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Remember When Chicago Aldermen and Police Seized a Portrait?


The destruction of our heritage is all part of a Soviet-style purge of the arts, brought to you by Marxist Democrats and the Left.

The destruction is part of a movement to redefine the role of public art.

Where did this start?

Some say it started in our universities and made its way to the streets of our big cities.

More specifically, like Obama politics, the social unrest over public art started in Chicago.

Few remember when the great, first act in U.S. Marxist art criticism took place. It was 1988.

The headline in the New York Times read, “Chicago Aldermen and Police Seize Portrait That Blacks Deem Offensive.”

Into the Art Institute they stomped, those Democrat alderman, and pulled the painting off the wall.

They were offended.

There was no discussion of what makes a work of art great, or why some say the purpose of art is to offend and to challenge the viewer.

Nope.

If the painting offends someone, especially a Democrat, it must be removed.

But wait.

What if you are offended by a work of art that shows a Christian crucifix suspended in a jar of urine?

“Serrano, who has faced censorship and violent threats for nearly three decades, argues that we must protect all speech—whether we agree with it or not.”

That defense of his “Piss Christ,” does not work in Chicago or among the Black Lives Matter crowd, today.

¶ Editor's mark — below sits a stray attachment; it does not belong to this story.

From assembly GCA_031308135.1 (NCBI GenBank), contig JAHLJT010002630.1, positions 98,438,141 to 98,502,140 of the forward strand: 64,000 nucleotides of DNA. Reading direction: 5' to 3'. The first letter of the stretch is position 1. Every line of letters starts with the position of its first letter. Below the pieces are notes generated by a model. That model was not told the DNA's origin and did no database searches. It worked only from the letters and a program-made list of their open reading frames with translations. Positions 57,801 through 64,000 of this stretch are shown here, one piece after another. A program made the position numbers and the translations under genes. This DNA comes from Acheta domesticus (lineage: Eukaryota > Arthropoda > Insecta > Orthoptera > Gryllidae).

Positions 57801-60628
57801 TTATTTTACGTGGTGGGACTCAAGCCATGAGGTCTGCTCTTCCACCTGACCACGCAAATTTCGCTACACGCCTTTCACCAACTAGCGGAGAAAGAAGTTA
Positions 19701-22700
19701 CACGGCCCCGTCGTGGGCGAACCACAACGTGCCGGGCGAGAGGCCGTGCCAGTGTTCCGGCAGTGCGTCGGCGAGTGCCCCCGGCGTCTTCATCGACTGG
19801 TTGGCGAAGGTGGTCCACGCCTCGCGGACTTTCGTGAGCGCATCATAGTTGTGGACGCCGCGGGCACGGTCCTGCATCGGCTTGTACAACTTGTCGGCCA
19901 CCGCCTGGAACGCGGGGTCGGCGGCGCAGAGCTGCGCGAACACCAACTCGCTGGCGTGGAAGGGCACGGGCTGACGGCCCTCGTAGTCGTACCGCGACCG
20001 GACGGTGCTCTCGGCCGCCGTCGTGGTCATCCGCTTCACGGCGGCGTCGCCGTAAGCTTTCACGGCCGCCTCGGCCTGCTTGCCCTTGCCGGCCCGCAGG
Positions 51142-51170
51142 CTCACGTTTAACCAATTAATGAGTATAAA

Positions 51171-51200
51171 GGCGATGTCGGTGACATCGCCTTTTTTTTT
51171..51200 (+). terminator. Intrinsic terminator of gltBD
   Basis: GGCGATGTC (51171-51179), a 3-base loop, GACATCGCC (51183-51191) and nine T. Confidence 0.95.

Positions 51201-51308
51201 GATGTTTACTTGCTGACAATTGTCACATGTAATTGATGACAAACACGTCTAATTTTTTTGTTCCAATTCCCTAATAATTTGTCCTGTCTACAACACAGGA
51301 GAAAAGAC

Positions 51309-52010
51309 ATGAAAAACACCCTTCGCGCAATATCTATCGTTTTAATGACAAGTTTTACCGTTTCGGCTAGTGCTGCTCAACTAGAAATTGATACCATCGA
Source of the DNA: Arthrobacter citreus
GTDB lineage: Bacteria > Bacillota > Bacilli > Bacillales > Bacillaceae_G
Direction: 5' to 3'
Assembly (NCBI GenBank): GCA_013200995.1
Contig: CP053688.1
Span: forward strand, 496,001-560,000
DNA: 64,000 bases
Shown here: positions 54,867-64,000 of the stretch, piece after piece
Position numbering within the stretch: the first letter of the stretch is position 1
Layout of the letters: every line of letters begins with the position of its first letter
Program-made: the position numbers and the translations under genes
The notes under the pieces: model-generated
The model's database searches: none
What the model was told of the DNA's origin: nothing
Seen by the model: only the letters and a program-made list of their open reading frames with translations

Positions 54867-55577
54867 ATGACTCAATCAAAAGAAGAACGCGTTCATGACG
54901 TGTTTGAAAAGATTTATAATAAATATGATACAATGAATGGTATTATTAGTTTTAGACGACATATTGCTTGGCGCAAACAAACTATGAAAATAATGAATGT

As soon as they finish with the slaveholders they will start in on the Christians.

Back in Chicago, Carl Rohl-Smith’s masterpiece is still in a Chicago warehouse. It was removed from public display because it offended some, even though it is one of the best examples of 19th century sculpture in the city.

At the Chicago dedication of the monument in 1893, Pullman wrote a letter to be read. In it Pullman states he desired to erect “an enduring monument, which should serve not only to perpetuate and honor the memory of the brave men and women and innocent children—the pioneer settlers who suffered here—but should also stimulate a desire among us…to know more of the struggles and sacrifices of those who laid the foundation of the greatness of this city.”

You would expect that artists who believe in freedom of expression would defend statues like this ands the one in Charlottesville.

They don’t.

They don’t because Marxist art theory has taken over their minds.